The formation of novel nerve cells inside the brain seems to have been regulated by a peptide known as C3a. A new research from the Sahlgrenska Academy has revealed that this C3a may directly affect the stem cells’ maturation into nerve cells. Moreover, it appears to be crucial for the migration of new nerve cells via the brain tissue.
New nerve cells are believed to have been formed in the brain all through our lives. Furthermore, the brain’s stem cells seemed to have been formed in the hippocampus and the subventricular zone, an area subsequent to the fluid-filled cavities i.e. lateral ventricles.
Stem cells from the subventricular zone supposedly mature into nerve cells in the olfactory bulb. However, they may also be able to migrate out into the brain in order to replace nerve cells that have been damaged or destroyed.
Even though the research has been performed by means of mice and cultured cells, it could possibly result into a novel medicine for human beings. This medicine apparently can be provided to patients who have suffered from a stroke or other disorders that damage or destroy the nerve cells.
“Our research findings show that it could be possible to use molecules that are similar to the peptide C3a to boost the formation of nerve cells and stimulate the replacement of nerve cells lost due to injury or illness,” says senior lecturer Marcela Pekna who headed the research group at the Sahlgrenska Academy, University of Gothenburg.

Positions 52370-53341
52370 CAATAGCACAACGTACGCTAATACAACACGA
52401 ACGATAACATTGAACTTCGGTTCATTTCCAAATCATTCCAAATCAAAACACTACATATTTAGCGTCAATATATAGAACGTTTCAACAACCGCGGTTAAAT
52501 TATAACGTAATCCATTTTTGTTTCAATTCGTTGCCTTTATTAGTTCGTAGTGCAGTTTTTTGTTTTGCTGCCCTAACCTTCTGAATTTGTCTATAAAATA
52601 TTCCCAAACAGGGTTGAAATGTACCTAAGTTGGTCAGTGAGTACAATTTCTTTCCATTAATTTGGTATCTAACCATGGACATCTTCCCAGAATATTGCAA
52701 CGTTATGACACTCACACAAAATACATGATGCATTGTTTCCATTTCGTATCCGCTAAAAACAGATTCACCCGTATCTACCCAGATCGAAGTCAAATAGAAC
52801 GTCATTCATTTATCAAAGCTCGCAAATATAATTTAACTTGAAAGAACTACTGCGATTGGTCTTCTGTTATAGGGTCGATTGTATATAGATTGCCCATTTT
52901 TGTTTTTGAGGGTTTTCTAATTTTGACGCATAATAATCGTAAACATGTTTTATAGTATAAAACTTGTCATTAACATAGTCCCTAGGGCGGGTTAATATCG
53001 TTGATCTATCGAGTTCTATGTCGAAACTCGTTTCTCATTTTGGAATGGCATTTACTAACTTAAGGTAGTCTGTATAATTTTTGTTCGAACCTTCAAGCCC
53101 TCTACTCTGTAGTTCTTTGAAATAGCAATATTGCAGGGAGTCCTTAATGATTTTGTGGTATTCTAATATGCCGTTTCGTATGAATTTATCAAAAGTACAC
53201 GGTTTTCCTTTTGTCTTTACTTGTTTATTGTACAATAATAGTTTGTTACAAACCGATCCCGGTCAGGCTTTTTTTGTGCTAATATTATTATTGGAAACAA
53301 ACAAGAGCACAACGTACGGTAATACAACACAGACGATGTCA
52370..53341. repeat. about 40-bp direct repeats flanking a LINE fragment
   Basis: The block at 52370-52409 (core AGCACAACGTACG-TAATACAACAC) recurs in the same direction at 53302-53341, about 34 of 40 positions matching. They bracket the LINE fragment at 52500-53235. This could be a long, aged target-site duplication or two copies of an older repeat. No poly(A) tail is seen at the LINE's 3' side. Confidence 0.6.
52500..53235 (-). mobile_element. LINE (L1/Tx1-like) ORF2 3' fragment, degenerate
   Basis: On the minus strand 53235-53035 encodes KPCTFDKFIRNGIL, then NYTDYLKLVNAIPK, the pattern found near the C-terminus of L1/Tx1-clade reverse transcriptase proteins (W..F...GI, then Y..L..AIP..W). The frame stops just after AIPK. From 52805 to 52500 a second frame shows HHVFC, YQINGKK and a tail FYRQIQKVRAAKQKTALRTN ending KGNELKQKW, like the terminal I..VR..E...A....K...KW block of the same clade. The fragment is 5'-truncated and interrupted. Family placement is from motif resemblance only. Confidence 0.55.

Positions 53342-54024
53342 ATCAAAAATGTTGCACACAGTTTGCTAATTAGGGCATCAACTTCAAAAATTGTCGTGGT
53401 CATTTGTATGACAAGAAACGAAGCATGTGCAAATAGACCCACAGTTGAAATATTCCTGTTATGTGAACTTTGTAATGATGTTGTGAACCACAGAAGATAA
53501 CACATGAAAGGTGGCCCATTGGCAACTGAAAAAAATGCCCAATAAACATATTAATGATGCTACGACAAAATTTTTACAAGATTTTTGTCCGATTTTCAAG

The peptide C3a is known to be generated by means of the activation of the complement system. This complement system appears to be a group of proteins in the blood that is vital for the body’s immune defense.
Pekna further said, “Our research group was the first in the world to show that the complement system also plays an important role in the repair and regeneration of the brain. This was a surprising discovery that opened up a whole new field of research.”
Stem cell researchers anticipate in finding novel ways of treating stroke, Parkinson’s disease and other disorders that result from the nerve cells failing to function as they should. These new methods could perhaps be obtained by discovering more about how new nerve cells are formed and what controls their migration.
The findings of the research ‘Complement-derived Anaphylatoxin C3a Regulates In Vitro Differentiation and Migration of Neural Progenitor Cells’ have been published in the journal, Stem Cells.